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When you sell your primary personal residence, the home sale capital gain exclusion can eliminate or severely limit your capital gains tax liability. When you sell an investment home, though, the Internal Revenue Service hits you with both capital gains and depreciation recapture taxes. However, if you sell your property, use the proceeds to buy more investment property, and structure the transaction as a Section 1031 tax-deferred exchange, you can defer paying taxes until you sell your 1031 exchange property for cash. Note that 1031 exchanges have many rules, including a requirement that you close on your replacement property within 180 days of the sale.
If you sell your personal residence, and if you lived in the home for two of the past five years as your primary residence, you can take advantage of the home-sale capital gains exclusion. As long as your profit is $500,000 or less if you are married and file jointly or $250,000 if you file a single return, your entire capital gain is excluded from taxes. To take advantage of this, you don't even have to reinvest your sale proceeds. You can do whatever you like with the money.
1031 Exchange Basics
If you sell investment property, a different set of rules applies. A 1031 tax-deferred exchange, also known as a Starker exchange, is a special transaction structure that lets you sell property, buy more property and not pay capital gains or depreciation recapture tax at the time of the sale. To accomplish an exchange, you hire a third party, called a qualified intermediary, who signs the contracts and holds the money. Since you never actually receive any money, the IRS doesn't treat it as a sale. Instead, you just carry your cost basis forward as if you had never sold your original property.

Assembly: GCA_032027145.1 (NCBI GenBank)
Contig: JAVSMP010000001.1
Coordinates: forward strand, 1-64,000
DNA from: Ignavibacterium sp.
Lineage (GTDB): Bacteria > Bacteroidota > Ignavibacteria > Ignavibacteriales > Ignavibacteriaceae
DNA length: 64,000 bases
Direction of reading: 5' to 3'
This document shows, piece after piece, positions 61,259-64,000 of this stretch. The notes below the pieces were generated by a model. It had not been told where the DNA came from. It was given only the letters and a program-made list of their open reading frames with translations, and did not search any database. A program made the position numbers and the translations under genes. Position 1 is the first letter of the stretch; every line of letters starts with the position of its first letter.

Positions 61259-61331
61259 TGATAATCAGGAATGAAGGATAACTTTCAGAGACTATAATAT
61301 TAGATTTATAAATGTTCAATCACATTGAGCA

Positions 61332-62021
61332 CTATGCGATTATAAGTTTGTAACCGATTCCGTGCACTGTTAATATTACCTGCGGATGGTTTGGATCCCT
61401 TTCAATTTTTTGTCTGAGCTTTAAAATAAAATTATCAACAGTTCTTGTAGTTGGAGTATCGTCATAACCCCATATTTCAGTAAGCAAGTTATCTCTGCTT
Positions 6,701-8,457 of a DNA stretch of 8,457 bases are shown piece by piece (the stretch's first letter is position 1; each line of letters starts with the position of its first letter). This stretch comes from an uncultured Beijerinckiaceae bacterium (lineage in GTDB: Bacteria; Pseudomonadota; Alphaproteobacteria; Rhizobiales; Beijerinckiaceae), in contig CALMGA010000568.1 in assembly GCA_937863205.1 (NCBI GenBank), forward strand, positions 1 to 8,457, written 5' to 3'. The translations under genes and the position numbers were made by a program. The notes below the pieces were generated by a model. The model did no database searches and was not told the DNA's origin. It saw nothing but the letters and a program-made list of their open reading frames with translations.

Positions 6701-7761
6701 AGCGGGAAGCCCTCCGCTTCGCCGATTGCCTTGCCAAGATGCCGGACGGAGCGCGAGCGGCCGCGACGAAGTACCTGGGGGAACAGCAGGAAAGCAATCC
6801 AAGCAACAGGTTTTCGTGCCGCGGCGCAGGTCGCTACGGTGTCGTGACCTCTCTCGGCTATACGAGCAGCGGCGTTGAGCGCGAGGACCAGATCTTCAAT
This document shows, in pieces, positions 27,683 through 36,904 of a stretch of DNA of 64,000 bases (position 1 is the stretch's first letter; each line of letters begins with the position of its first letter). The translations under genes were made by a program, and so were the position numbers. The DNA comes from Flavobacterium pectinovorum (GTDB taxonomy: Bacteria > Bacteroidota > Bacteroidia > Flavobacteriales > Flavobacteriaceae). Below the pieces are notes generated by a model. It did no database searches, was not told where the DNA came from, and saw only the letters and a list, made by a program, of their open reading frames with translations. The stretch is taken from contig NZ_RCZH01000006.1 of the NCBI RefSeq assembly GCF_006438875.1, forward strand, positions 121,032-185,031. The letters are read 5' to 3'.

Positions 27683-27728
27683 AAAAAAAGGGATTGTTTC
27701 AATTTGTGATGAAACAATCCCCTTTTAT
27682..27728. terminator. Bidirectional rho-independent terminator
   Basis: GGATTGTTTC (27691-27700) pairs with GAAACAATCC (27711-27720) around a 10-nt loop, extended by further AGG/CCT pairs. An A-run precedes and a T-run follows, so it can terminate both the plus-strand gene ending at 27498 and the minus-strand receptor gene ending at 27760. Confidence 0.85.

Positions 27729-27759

For a 1031 exchange to be valid, you must buy a replacement property that is "like-kind" to your relinquished property. Any piece of investment real estate in the United States is like-kind to any other US-based investment real estate. In other words, the proceeds from the sale of your rental home in Schaumburg, Illinois, could be exchanged into a beachside condo in Sanibel Island, Florida, a small industrial building in Saugus, Massachusetts, or a tenant-in-common share of a retail center in Santa Ana, CA.
1031 Exchange Closing Rules
One of the most basic rules of the 1031 exchange is that you have to close on the purchase of your replacement property within 180 days of the closing of your relinquished property. Having the replacement under contract is not adequate -- it most close. If you are even one day late, the IRS can disallow your exchange. You can of course close before the 180th day if you desire.
1031 Exchange Identification Timeline
Long before closing, you have to submit a written and dated list of the properties that you want to buy to your qualified intermediary. This identification list has to be finalized within 45 days, although you can submit it earlier and revise it up to that date. Generally speaking, investors list three properties that they are willing to buy and buy any one, two or three of them. If you buy a property that is not on your identification list or if you fail to submit an identification list, the IRS will disallow your exchange if they audit you and find out about it.
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